The vote count in Peru’s presidential election has remained extremely close since Sunday evening. The current lead held by far-left candidate Pedro Castillo sits at just 92,000 votes, with 96.7 percent of ballots counted. His opponent, far-right Keiko Fujimori, had a six-point lead at the count’s halfway stage, and only fell into second place after 94 percent of votes were counted.
This is déjà vu for Ms. Fujimori, who in 2016 lost to Pedro Pablo Kuczynski by just 41,000 votes. Just like five years ago, her camp is calling foul play. “There is evidence of fraud, which for us is unacceptable,” said Ms. Fujimori in a press conference on Monday evening. “It’s something planned, systematic.”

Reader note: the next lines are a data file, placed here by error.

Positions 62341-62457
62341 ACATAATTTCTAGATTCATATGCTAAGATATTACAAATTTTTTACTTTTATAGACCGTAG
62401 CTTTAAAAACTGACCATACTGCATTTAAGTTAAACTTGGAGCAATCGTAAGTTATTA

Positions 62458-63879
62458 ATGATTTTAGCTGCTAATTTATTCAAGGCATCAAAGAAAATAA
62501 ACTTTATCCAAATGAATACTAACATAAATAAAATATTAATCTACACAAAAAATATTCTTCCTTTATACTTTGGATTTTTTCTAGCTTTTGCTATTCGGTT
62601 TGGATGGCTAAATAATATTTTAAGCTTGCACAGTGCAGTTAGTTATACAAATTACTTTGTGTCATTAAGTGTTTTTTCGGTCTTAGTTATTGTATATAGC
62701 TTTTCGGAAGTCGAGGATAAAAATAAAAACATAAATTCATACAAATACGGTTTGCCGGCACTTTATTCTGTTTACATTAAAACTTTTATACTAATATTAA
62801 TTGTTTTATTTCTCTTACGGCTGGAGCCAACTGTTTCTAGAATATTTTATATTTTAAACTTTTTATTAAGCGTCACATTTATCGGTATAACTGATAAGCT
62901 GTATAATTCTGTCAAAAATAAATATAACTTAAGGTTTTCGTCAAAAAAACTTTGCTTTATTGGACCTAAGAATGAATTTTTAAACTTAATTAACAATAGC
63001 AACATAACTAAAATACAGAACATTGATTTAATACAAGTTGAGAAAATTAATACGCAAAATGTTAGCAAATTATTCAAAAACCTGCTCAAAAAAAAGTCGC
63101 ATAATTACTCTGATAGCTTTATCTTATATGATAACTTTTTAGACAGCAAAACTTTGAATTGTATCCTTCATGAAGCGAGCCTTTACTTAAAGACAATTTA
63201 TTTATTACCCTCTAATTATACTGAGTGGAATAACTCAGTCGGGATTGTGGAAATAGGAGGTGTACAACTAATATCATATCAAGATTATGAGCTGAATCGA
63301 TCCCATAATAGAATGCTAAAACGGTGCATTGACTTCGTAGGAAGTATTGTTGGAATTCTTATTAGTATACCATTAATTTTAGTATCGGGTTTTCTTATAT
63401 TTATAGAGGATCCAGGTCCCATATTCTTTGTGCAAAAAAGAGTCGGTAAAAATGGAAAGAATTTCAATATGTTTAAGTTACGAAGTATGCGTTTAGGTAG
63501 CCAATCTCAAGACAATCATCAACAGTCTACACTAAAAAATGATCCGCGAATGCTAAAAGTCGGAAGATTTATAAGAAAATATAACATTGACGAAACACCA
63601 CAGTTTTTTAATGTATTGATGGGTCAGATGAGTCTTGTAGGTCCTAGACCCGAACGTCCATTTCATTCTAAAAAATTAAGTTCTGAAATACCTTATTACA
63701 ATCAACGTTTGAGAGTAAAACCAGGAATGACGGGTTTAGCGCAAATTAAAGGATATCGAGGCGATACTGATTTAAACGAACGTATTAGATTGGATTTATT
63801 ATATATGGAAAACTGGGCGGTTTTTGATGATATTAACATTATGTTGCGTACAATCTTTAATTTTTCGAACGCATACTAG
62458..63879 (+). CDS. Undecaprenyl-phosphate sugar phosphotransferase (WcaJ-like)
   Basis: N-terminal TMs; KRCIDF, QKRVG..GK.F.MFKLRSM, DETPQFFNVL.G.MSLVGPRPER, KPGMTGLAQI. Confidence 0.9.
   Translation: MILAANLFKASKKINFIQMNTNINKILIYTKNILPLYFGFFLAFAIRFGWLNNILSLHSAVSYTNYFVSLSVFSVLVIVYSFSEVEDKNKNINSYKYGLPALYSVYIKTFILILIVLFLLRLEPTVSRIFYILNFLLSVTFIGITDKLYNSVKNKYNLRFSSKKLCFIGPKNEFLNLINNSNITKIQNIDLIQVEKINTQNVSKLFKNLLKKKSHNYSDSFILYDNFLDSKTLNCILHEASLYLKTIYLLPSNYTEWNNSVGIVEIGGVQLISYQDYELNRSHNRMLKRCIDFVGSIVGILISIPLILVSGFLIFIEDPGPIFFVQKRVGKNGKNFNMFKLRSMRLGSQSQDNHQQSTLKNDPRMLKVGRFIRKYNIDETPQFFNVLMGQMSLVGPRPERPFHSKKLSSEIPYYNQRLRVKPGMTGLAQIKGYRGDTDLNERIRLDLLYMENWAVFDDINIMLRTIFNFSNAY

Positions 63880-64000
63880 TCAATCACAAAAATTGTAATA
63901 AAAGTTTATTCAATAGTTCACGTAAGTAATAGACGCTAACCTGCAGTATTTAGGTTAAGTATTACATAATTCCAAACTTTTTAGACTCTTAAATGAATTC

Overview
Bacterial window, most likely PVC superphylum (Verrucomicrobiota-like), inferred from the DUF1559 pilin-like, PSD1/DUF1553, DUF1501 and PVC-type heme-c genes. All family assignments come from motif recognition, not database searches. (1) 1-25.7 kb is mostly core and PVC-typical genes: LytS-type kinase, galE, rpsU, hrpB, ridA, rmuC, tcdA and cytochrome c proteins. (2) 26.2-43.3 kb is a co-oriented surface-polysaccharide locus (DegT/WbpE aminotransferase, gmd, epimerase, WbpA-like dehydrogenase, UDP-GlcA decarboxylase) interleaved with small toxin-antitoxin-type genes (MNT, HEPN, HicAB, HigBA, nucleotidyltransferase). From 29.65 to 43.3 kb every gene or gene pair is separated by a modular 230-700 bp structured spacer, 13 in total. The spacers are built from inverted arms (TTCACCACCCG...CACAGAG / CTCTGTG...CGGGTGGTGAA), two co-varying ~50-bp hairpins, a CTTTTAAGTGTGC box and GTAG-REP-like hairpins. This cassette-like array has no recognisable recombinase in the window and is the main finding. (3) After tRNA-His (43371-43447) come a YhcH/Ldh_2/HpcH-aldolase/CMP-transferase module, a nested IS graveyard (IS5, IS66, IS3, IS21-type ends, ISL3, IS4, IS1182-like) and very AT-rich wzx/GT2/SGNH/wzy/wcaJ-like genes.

A victory for Mr. Castillo would be less an endorsement of his policies than a vote of no confidence for his rival, who is the daughter of former dictator Alberto Fujimori, sentenced to 25 years in prison for leading death squads, embezzlement, and bribery during his 1990-2000 government.In 2016, the bitterness of the campaign — and the unwillingness of the Fujimori camp to accept the legitimacy of the results — helped fuel a troubled administration for Mr. Kuczynski, who was ousted from office in 2017 over graft allegations. Experts say a Castillo administration will be met with similar challenges.